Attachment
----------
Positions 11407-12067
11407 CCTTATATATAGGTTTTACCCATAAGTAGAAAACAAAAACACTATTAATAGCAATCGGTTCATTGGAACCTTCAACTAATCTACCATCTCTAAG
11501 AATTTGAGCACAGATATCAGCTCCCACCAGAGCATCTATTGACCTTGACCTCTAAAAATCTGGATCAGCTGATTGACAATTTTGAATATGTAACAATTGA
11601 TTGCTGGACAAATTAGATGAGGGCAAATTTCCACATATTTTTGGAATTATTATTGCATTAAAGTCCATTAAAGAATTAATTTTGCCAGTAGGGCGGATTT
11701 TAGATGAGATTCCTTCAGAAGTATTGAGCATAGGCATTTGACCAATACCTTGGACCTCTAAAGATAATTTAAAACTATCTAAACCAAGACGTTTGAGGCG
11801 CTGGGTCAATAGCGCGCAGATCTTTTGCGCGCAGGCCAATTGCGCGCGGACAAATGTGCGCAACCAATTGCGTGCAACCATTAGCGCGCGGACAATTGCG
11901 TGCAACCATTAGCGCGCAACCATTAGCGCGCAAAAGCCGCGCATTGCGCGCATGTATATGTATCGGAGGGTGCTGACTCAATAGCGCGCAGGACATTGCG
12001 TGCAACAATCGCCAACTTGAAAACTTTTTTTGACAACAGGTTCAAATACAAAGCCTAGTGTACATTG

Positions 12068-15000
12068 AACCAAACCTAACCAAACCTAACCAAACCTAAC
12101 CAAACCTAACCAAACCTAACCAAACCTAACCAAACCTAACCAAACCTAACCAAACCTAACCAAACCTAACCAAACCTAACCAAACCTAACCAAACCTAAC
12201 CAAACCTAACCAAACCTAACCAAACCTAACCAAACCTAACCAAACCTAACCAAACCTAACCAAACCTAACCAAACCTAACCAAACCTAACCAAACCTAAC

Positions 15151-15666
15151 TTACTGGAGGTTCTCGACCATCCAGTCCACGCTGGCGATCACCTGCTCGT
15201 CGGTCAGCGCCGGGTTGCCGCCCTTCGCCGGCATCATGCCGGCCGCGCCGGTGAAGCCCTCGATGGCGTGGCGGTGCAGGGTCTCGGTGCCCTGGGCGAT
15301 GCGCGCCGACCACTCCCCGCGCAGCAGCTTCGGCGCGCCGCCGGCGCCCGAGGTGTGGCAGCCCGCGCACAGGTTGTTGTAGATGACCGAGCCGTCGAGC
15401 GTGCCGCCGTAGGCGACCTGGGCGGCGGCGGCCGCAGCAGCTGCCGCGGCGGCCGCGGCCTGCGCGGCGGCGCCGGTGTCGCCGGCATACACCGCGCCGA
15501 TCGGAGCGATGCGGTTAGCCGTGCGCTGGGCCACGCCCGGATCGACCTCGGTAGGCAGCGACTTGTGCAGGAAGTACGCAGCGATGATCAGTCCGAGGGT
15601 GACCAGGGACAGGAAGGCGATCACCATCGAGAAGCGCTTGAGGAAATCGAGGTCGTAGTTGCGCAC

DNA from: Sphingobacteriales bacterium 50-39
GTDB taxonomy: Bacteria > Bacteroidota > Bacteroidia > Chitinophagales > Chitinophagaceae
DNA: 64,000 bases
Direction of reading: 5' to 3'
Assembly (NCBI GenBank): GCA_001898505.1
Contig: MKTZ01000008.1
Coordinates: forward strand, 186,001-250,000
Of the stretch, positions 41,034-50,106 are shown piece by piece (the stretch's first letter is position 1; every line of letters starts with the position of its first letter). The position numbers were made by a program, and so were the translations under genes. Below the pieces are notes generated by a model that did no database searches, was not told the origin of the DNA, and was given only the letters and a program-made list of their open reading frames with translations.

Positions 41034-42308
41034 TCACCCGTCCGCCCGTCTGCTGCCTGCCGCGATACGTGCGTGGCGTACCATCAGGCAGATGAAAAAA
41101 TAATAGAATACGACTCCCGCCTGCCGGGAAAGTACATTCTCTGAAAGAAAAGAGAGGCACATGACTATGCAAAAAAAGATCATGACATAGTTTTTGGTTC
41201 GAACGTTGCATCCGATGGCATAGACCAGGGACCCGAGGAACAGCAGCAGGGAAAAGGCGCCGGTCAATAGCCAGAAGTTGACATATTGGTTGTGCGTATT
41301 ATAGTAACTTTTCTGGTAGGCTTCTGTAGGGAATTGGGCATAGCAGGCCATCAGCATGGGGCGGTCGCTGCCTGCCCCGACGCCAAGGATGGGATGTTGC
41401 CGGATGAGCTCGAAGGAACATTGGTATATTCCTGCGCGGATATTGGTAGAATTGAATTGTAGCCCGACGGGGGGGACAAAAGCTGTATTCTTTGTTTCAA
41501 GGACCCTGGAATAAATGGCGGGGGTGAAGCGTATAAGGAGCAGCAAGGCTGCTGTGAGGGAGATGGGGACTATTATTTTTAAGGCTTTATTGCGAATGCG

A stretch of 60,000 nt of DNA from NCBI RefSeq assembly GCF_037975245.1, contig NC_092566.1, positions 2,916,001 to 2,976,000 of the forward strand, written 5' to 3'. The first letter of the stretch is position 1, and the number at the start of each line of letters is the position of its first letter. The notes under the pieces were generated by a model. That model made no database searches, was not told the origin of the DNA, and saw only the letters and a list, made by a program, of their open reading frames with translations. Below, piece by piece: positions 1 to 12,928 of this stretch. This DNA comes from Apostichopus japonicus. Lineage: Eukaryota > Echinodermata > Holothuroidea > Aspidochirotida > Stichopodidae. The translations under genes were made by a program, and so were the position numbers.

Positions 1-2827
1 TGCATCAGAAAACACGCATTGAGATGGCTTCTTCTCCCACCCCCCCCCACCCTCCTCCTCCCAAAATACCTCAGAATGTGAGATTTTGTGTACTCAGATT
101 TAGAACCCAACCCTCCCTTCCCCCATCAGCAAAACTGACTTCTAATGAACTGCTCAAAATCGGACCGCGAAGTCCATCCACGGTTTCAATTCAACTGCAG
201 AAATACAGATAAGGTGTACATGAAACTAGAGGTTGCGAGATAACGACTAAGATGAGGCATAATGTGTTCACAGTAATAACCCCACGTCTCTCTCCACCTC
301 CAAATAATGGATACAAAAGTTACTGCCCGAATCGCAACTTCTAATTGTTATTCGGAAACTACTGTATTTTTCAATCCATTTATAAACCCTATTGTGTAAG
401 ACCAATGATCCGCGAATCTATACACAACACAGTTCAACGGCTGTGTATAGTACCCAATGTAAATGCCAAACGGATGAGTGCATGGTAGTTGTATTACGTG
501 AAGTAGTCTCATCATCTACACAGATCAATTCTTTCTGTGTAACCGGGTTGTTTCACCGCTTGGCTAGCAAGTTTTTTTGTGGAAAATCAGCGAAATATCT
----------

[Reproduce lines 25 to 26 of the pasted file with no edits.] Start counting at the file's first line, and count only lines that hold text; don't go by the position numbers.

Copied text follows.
Contig: MKTZ01000008.1
Coordinates: forward strand, 186,001-250,000